In the very crowded area of airway management

for anesthesia and critical care medicine several

authors reported interesting comparison among

the different techniques to perform a rapid and

safety intubation for routinely approach or unexpected difficulty.

Recently Takashi Asai focuses the role of  techniques vision based

 in the solution of problems with tracheal intubation.

The essential message coming from Takashi Asai

signify that the entire intubation procedure

requires visualization of the vocal cords and

that the endotracheal tube should be introduced

under visual control.

Under general anesthesia, the entire tracheal intubation

procedure should be carried out under visual control to limit the risks.

Recently, many devices have been developed that

allow laryngeal visualization.

But these are limited to the first stage of the procedure,

i.e., visualization of the glottis.

The second phase, insertion of the

endotracheal tube, is sometimes performed blind,

which carries a risk of trauma and bleeding.


The only instrument that provides full visualization

throughout intubation is the flexible bronchoscope.

In our Oncologic Institute, we often encounter patients

who have cancers located in the head and neck regions,

necessitating the use of a flexible bronchoscope.

Under conditions of anesthesia with muscle relaxation,

the use of a flexible bronchoscope can be difficult.

Thus, we have developed an intubation technique

that uses a flexible bronchoscope in combination

with the MacIntosh laryngoscope under anesthesia

with muscle relaxation for unexpected difficult intubations .
The MacIntosh laryngoscope acts as a lever, allowing

for normal maneuvering of the bronchoscope under anesthesia.

This technique has allowed successful intubation

even in cases with laryngeal visualization of Cormack grade 4

The procedure was performed successfully by an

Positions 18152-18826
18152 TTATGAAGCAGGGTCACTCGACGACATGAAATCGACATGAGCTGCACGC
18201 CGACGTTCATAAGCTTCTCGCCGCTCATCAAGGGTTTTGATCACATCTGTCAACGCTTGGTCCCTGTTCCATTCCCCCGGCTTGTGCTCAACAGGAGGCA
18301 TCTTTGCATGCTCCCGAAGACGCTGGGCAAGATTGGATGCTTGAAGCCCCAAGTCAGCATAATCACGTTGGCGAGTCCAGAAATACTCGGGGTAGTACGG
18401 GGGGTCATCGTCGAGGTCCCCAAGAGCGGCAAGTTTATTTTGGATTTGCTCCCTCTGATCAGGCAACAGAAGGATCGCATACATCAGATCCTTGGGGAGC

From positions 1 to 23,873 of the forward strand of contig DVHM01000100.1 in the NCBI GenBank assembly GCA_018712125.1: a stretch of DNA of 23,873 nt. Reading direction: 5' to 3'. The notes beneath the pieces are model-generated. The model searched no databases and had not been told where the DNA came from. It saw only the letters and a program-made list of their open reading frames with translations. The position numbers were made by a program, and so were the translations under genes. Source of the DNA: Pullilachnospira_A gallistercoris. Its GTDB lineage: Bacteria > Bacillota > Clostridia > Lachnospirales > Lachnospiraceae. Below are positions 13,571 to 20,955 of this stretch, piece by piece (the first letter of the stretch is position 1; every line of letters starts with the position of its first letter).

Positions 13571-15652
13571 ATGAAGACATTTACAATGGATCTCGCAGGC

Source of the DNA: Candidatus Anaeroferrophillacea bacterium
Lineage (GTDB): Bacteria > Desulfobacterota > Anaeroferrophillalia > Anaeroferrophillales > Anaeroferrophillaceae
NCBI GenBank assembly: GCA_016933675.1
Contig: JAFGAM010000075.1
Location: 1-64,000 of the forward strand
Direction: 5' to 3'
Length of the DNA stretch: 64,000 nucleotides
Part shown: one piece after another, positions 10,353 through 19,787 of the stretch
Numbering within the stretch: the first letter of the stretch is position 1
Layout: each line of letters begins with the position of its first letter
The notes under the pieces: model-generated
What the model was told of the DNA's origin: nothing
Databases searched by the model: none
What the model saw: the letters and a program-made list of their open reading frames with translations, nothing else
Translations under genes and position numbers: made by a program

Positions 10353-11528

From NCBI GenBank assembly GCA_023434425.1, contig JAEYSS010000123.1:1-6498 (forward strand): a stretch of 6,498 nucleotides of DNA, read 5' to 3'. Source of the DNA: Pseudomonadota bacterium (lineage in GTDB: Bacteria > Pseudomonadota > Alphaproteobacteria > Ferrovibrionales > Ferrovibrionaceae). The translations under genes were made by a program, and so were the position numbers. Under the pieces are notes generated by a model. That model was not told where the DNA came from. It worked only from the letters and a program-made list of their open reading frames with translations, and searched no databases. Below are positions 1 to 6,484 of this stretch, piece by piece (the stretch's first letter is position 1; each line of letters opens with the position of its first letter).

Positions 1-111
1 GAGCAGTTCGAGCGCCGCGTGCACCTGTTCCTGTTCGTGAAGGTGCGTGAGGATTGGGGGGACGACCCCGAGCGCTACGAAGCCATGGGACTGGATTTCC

experienced anesthesiologists in 200 hundred

surgical patients.

The ethics committee approved the standardization

and the method for training the young anesthesiologists

in the use of the combined intubation technique.

We started a cooperative project with the Medical School

of Anesthesiology in Catania for training

the fellows under the tutor guidance.

The results obtained from a comprehensive 314

surgical procedures involving the neck, abdomen, breast,

and spinal cord are encouraging .

Using an algorithm that uses the combined technique

in cases of Cormack-Lehane grade 3 and up ,

no attempts were made at blind intubation.

Instead, the combined technique was used

successfully in 51 cases out of 51.

Our technique should be performed by other teams

to confirm its efficacy. Owing to its simplicity

and low cost, this combined method could simplify

intubation under general anesthesia with muscle relaxation,

and it is our experience that it can be learned

quickly by novice operators. In our practice,

it has taken an average of ten procedures for

a novice to reach proficiency.



1) Asai, T: Videolaryngoscopes: do they truly have roles in difficult airways?
Anesthesiology 2012 Mar; 116(3): 515–7